Hi Mike, this might be a few days late, but I second Ken Bennett's suggestion to use the iCloud Keychain.. This will work seamlessly across all your Apple devices.

If you need multi-OS capability, I think BitWarden works well.

I have a spreadsheet file called frizdat and I enter my email passwords, corporate rewards passwords, subscription and restaurant and other codes. Every week or two I send a copy to a secret email account. As long as I can get to gmail I can get to the file and any computer can open the file. There's another called persdat that has names, street and email addresses, phone numbers, birth dates, children's names and sometimes the reason they're on file. It's slow, it's clunky, it works.

FWIW I have used 1Password to hold passwords for most of the last decade or more.

It shares the password database with multiple users and multiple devices per user. It's even reasonably cross platform although we are mostly Apple systems.

As the name suggests you pick one password that you have to remember to encrypt all the other passwords. Then you don't need to worry about making readable or memorable passwords at all, which is good because memorable passwords are easier to guess, generally.

The database is also stored locally on every device so you don't need Internet to find the passwords. Although if the Internet is down so is any site that you might be logging in to.

The Herald Square area in midtown Manhattan used to be the hub for photo supply houses. Willoughby-Peerless, Camera Barn, Olden, Spiratone, Adorama. A bit further north was 47th Street Photo.

Adorama is still around in a new location on 18th Street. B&H has its superstore on West 34th Street. There are still a few smaller and more specialized shops around (a Leica emporium further downtown, one or two film-related shops in Brooklyn).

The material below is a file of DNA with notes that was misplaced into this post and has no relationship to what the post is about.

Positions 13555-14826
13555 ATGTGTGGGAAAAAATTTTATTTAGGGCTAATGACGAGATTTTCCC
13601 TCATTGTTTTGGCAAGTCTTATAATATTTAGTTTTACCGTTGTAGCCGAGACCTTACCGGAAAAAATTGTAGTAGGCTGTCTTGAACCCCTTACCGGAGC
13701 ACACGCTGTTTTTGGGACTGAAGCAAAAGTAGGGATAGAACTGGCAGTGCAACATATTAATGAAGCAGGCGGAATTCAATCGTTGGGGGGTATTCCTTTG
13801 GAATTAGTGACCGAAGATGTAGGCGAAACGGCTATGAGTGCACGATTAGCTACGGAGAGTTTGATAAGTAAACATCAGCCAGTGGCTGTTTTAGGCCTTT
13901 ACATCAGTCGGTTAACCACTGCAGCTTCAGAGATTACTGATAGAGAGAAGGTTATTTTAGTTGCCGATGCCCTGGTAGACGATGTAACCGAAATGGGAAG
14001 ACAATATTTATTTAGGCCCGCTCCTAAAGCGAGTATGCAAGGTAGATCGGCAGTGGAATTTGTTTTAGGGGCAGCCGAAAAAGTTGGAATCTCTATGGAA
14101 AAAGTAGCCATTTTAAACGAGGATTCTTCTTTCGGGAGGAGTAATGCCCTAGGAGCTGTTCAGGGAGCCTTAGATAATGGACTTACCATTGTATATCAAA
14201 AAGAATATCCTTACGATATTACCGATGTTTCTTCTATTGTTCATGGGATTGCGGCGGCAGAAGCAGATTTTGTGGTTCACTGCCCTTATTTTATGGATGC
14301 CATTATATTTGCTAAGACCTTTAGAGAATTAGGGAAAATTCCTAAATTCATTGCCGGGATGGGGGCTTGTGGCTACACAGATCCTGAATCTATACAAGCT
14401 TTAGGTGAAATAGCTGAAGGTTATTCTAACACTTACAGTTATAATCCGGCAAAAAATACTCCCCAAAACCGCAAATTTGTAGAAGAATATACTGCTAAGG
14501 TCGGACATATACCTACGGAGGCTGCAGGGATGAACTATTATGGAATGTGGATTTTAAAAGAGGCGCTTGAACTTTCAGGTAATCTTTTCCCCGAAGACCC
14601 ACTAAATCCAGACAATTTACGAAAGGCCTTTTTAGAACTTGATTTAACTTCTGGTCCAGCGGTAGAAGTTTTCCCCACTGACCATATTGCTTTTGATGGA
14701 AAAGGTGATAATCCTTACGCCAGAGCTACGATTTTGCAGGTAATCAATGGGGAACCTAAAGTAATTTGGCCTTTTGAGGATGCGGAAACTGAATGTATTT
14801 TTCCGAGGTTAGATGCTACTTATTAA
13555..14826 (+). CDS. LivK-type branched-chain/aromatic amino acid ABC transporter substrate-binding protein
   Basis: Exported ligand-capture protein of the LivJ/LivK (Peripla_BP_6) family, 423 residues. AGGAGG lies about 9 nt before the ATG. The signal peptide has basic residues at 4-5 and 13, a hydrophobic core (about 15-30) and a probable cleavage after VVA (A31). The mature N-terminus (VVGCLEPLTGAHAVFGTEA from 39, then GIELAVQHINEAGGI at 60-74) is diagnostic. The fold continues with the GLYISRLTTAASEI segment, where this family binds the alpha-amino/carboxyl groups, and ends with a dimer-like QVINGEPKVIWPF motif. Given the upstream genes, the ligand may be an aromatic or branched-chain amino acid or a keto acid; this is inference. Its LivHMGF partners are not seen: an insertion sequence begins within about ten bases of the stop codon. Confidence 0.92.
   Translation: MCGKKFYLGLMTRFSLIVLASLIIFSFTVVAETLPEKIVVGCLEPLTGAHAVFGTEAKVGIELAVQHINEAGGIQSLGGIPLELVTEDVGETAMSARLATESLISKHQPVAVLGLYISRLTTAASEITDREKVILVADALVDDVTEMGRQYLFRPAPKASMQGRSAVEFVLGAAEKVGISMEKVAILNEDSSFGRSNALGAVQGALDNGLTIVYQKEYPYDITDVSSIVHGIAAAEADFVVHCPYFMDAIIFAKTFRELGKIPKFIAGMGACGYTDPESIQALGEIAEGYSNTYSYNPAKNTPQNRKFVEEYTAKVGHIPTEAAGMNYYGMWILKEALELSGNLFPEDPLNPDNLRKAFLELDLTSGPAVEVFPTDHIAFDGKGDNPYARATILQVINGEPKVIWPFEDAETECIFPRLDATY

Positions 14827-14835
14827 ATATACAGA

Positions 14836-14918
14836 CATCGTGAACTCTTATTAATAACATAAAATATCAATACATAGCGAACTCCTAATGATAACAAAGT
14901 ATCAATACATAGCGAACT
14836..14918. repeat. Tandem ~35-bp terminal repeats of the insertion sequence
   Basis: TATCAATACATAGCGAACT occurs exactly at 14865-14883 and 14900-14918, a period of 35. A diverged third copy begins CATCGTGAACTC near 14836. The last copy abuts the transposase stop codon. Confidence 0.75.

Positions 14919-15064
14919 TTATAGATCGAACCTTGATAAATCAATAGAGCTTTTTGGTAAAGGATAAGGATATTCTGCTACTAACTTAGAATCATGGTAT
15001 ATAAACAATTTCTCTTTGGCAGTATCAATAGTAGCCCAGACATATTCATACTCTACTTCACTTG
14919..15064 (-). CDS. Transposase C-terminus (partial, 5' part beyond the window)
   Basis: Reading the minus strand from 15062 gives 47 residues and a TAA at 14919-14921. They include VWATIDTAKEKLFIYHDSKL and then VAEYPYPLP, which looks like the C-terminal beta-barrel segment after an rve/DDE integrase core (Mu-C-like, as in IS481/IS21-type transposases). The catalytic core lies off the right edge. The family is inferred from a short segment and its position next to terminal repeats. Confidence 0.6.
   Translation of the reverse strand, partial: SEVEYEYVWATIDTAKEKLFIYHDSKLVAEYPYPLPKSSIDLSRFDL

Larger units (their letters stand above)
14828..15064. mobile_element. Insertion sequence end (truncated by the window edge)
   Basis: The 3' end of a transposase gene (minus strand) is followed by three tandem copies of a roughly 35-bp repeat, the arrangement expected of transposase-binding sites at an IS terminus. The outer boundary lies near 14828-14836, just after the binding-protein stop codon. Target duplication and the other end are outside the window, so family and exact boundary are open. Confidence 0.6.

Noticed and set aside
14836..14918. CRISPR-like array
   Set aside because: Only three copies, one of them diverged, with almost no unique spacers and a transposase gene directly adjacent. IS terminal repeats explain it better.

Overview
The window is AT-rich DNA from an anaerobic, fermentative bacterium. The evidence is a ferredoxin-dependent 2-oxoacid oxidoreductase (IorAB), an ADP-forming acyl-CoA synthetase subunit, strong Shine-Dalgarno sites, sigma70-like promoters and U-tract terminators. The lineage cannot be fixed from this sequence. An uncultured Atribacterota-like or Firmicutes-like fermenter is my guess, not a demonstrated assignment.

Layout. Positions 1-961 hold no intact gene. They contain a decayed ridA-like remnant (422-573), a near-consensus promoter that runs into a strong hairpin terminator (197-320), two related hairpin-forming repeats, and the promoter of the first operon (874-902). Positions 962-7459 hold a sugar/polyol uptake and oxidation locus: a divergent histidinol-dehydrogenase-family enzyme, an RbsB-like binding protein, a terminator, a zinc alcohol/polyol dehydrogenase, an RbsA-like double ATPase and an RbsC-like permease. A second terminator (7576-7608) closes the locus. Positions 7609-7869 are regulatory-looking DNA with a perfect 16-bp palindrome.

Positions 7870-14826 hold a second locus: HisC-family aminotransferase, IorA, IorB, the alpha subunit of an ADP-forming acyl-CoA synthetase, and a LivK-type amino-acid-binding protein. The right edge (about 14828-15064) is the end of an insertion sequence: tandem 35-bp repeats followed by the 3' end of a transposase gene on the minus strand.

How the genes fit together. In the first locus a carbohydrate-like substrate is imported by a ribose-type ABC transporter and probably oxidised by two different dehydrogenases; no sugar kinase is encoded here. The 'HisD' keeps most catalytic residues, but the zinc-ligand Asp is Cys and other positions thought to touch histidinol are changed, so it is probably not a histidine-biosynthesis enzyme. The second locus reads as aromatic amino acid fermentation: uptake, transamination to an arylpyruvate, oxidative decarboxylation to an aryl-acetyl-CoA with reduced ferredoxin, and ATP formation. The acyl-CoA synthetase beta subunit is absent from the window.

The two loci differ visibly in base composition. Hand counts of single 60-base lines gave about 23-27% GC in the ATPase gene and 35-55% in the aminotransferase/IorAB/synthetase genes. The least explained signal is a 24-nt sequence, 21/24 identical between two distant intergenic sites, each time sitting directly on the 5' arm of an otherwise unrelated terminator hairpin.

Mike - given the issues you've had with interference messing with wireless devices and now a fried logic board, have you considered checking the wiring in your home? I know that the house was pretty much totally redone before you purchased it, but it might be worth checking out.

Syncing computers. I have Apple MacBook Air, iPad, and Mac Mini. I use Google Chrome as my browser, it syncs on all devices. I pay $1.99 per month and sync my data on Google One (cloud storage). I'm syncing an encrypted volume on my Macs. I also use iCloud to sync my apple stuff like messages, photos, mail, etc.

I have electronic version of Kirk Tuck's analog password file. I use Google Apps, and have a password document (damn thing is like 7 pages) stored in my secured volume, but it is also synced in the Google cloud so i can get to it from any device, including my iPhone. I suppose I'm trusting the Google cloud to be secure.

All this unasked for advice.


About fifteen years ago, the only time that I've had any of my Macs go down, the problem turned out to be a fried motherboard. I had bought a refurb and it died on its second or third startup.

As with you, I lived a long way from the repair shop. We had a local place that could repair PC's, and would even build them to spec, but they didn't touch anything Mac. Had to to go to the city for that. 45 minutes to the ferry dock....1 hour wait for the boat....45 minutes for the crossing to Vancouver Island....and 45 minutes of highway into Victoria. Took a good while, but sure beat having to do it in one big highway burn.

At that time, in addition to the two camera stores the local pros frequented, there were two others that dealt almost entirely in used gear. One of the used shops was next to china-town, so even if I didn't score any treasures, a good lunch was always guaranteed. That's hog heaven to me.

The return trip was, of course, just as time-consuming as getting to the city had been, but, in addition, I would get nicked $35 to go home. And I was always glad to be home, enjoyed being in the boonies after nearly a decade of loft/studio living on noisy Hollywood Blvd.